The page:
Recently the federal NDP party was ordered by the Board of Internal Economy to repay $ 1.17 million for misusing their House of Commons mailing privileges. The MPs in question owe $36,000 to the House, while the remaining $1.13 million is owed to Canada Post.
Given that members of Parliament rely on mailing as one of the tools to stay in touch with their constituents, I thought it was important to clarify how the NDP broke the rules. The neutral House of Commons administrative officials determined that the NDP mailings violated the rules for using MPs’ Commons envelopes and free postal privileges. They violated this in several ways;
* The mailings were not messages from the individual members as members, but rather were prepared by and for the benefit of the NDP as a political party, including directing recipients to a website where they could donate to the party. Party fundraising is strictly forbidden when using House of Commons resources.
* They sent 1.8 million pieces of mail by 23 New Democrat MPs – including NDP Leader Tom Mulcair – into 26 ridings currently held by other parties/members. Not since March 2010, when a motion to have this practice disallowed passed, have MPs been allowed to send so-called Ten Percenters into their opponents’ ridings.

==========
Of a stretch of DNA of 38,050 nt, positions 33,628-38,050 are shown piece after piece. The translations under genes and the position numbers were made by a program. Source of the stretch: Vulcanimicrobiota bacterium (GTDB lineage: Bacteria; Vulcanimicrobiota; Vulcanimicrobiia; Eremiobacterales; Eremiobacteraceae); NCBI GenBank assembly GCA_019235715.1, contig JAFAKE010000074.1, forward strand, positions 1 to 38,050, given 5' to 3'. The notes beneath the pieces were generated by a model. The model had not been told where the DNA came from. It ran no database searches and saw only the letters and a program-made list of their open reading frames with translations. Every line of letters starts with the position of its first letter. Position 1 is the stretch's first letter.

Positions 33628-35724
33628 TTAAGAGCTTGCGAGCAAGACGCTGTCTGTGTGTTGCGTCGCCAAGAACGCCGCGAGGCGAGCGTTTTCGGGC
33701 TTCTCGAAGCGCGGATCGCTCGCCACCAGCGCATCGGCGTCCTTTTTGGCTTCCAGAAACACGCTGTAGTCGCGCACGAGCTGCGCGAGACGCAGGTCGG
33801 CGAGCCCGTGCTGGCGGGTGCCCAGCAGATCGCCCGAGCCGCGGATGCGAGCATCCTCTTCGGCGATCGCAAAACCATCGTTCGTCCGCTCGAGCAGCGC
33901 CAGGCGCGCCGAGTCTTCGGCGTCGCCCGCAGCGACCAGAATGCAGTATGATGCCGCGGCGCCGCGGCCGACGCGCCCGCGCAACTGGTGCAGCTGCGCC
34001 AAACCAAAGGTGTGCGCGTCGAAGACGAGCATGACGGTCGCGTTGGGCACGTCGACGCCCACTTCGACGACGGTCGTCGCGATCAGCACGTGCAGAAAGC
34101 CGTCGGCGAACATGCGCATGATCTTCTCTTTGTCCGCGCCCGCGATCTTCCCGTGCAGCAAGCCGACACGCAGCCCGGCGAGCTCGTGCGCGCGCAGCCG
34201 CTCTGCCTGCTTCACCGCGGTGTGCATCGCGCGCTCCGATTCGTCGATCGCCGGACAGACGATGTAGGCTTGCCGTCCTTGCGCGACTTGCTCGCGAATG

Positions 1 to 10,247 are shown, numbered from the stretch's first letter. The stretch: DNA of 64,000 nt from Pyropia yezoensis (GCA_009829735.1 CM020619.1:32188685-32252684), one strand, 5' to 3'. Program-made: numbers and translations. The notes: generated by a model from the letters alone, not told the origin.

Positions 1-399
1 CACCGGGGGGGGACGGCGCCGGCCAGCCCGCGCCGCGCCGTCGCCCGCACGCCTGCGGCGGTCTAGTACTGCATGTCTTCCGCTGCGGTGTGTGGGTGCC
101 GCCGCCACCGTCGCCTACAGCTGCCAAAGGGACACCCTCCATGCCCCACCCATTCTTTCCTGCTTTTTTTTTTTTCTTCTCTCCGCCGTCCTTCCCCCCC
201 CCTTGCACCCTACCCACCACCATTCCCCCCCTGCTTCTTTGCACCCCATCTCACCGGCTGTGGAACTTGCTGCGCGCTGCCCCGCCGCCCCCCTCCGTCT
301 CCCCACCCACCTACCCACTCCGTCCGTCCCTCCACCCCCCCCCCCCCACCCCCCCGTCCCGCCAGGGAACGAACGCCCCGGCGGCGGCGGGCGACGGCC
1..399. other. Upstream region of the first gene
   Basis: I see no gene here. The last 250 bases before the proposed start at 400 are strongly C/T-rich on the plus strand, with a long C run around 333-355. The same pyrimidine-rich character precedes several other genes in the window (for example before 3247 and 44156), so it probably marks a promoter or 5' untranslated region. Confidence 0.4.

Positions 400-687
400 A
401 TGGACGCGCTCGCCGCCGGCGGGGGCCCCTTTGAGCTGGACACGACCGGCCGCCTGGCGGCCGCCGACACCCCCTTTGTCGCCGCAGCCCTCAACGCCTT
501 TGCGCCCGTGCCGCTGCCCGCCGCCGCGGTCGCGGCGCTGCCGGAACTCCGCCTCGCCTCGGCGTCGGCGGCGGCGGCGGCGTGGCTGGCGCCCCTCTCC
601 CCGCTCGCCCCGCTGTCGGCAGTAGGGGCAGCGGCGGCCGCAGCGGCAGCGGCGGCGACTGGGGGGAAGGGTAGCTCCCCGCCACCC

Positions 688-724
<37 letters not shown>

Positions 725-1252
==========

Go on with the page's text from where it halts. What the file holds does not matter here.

* Members of Parliament may not use their member’s budget to hire external printing services to print, produce or distribute printed materials other than season’s greetings cards in volumes exceeding 4,500 copies. The NDP printed 1.8 million pieces, grossly violating that restriction.
Members of Parliament are obligated to communicate with our constituents and provide them our contact information so we are accessible. We use the opportunity to highlight what we are doing in Ottawa and around our constituencies.
All other parties’ – Conservative, Liberal and Bloc Quebecois – MPs had complained that the NDP is using taxpayer-funded, parliamentary resources for purely partisan activities, which are supposed to be funded by political parties. This practice is simply not acceptable, and in violation of the House rules. The NDP needs to repay the money.